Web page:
Occupational skill mismatch and the consequences to employment outcomes
Massachusetts Institute of Technology. Institute for Data, Systems, and Society.
Technology and Policy Program.
Donna Rhodes and George Westerman.
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An increase in the stock of high skilled workers boosts labor productivity, though economic theory suggests some of the effect may be attenuated by skill mismatch. This research begins to identify and quantify the mechanisms through which skill mismatch affects employment outcomes. Several unique characteristics of personnel management in the US military, particularly in the Air Force, make it an attractive object of study for estimating the magnitude and range of such costs. Unlike most civilian employers, the Department of Defense directly observes the skills of incoming recruits through their achievement on the Armed Forces Qualification Test. Skill requirements for all specialties are expressed in terms of minimum qualifying scores. The matching process produces a differential between a worker's skills and the skills required by her job. Using historical Air Force recruitment and career data, it is possible to identify the relationship between skill mismatch and employment outcomes such as retention and tenure. Using a probit model specification and an instrumental variables approach, this research finds that poorly-matched workers are 20 percent less likely to be retained relative to well-matched workers. Effects of mismatch are most pronounced among high-aptitude workers. The difference in response to skill mismatch between men and women is statistically indistinguishable. These estimates offer a means to quantify the benefits an employer can expect from more thorough evaluation and better job matching of prospective workers. Technological innovations in online learning platforms and skill evaluations offer opportunities to improve matching outcomes. Strategic partnerships between online learning content providers, businesses and workers are important to make these improvements a reality.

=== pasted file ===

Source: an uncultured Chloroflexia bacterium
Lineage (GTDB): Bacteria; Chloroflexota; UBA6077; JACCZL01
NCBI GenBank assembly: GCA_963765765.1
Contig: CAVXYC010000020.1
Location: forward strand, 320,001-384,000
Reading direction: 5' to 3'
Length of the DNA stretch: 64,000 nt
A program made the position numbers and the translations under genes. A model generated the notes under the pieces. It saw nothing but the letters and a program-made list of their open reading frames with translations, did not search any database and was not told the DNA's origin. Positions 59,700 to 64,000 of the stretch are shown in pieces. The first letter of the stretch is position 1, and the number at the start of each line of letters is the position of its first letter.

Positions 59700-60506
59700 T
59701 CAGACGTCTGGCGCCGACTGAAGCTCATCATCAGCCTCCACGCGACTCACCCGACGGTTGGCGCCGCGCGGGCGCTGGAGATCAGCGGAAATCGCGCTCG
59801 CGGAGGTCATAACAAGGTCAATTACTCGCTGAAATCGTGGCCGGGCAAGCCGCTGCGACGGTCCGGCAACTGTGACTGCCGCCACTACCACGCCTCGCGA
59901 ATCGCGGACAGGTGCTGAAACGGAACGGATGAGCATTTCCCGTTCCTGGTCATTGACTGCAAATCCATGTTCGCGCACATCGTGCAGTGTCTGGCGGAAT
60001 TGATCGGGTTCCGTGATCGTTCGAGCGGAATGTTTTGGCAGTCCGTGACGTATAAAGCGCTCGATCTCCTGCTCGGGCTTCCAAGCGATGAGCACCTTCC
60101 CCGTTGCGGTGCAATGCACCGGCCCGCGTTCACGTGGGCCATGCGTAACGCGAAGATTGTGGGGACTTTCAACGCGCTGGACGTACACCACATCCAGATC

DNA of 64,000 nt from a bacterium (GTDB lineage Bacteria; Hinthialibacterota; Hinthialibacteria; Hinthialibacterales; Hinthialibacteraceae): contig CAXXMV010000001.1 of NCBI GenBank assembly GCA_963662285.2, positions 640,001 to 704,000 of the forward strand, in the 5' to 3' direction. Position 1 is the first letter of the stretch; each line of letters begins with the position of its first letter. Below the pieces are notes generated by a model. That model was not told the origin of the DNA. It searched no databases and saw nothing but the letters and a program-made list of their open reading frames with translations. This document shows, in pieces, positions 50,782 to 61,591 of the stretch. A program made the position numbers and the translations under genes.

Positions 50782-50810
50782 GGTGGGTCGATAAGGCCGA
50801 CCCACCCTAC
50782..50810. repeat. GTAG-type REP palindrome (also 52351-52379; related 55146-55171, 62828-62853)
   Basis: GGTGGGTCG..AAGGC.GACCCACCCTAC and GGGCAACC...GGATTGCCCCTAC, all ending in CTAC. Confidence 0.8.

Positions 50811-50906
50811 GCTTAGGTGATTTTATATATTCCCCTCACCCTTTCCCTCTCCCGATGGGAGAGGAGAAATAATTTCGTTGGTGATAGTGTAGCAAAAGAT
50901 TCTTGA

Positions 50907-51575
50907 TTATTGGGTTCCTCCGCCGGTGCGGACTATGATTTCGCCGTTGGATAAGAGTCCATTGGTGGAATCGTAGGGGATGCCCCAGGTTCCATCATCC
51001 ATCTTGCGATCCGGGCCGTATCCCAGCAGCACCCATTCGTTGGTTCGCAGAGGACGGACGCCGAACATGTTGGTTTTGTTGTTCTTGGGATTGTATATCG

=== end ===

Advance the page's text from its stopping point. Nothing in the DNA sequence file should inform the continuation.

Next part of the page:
Thesis: S.M. in Technology and Policy, Massachusetts Institute of Technology, School of Engineering, Institute for Data, Systems, and Society, 2019Cataloged from PDF version of thesis.Includes bibliographical references (pages 93-96).
DepartmentMassachusetts Institute of Technology. Institute for Data, Systems, and Society; Massachusetts Institute of Technology. Engineering Systems Division; Massachusetts Institute of Technology. Technology and Policy Program; Massachusetts Institute of Technology. Technology and Policy Program
Massachusetts Institute of Technology
Institute for Data, Systems, and Society., Technology and Policy Program.